(Wrap it up) Thank the agent for taking time to read you query, make sure you tell them what you will have for them upon request, etc… make it short and sweet. Also make sure at the bottom of your query they have a way to contact you.


From a mahogany paneled office in a climate controlled modern office tower, Andy Killion hangs up his cushy Morgan Stanley stockbroker position to chase his lifelong dream of owning his own business. Not being a normal rational person, Andy’s chosen path is ownership of a small boat yard in Southern California. Join Andy on his journey of personal growth and learn countless insights from a Wall St. trained small business owner struggling to survive in one of the toughest economies in a generation.

Small business is not for the weak hearted. Operating a pair of boatyards on the waterfront requires not only financial capital, but a lot of character when the capital part isn't working out so well.. “How to Fail in Business While Trying Really Hard” is a narrative that highlights the journey more than a punch list to success.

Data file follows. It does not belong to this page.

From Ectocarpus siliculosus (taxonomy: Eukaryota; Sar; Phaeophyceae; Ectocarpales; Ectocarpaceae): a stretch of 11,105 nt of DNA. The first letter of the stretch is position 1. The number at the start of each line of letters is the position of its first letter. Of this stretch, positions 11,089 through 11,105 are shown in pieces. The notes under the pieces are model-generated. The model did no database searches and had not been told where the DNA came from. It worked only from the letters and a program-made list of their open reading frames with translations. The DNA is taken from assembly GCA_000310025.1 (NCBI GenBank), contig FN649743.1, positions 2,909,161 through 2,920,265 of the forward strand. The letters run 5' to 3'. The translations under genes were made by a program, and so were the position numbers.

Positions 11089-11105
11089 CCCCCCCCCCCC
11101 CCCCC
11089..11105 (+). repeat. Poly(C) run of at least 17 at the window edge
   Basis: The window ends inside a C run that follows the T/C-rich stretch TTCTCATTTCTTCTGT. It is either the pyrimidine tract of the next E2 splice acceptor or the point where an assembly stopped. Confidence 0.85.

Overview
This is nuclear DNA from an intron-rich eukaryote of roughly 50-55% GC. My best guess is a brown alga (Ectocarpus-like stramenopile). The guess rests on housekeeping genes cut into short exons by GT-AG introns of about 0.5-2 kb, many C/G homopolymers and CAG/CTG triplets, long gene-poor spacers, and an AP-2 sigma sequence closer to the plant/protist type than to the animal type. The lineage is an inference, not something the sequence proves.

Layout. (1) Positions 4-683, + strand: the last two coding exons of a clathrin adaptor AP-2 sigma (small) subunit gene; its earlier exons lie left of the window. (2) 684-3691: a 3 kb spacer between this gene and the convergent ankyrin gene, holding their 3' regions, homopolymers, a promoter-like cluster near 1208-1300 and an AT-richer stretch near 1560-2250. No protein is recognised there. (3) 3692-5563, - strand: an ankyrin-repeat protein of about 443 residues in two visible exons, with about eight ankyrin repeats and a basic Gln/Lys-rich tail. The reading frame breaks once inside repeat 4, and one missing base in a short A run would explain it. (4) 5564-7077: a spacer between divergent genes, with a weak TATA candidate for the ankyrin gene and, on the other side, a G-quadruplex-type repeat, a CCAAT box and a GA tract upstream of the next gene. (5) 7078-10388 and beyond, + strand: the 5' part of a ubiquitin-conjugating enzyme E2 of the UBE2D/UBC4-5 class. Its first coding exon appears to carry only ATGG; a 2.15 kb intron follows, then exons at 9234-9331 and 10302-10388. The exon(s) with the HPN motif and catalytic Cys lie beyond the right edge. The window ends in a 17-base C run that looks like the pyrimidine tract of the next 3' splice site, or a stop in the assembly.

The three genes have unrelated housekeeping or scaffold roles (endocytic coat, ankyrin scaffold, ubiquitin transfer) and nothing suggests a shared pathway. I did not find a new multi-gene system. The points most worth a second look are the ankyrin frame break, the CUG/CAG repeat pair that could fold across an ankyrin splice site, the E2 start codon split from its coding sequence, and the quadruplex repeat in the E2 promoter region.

“As a former stockbroker, I have taken pride in my “perceived” understanding of business models. I spent years at a desk reading about companies, managements and economics. Now that I am “in the sea” of commerce directly, the lens through which I see these topics has changed. Let it be known that there are no “rosy” tones in my lens anymore. The acid wash of pure commerce cuts clearly through the hot air, myths and untruths that Wall Street actors are so adept at applying. No longer a theoretical businessman, I am now purely and simply a warrior of commerce.
With that out of my system, here I sit and write whilst compressors, grinders, blowers and workers toil at their tasks. The compressors, god bless them, never complain except for the occasional squealing belt or clack from lack of lubrication. The grinders whir along so long as they have current flowing across their ever-waning brushes. The workers toil so long as they have customers to help and lest not forget the sangria of the entire system, pay, mula daniro.”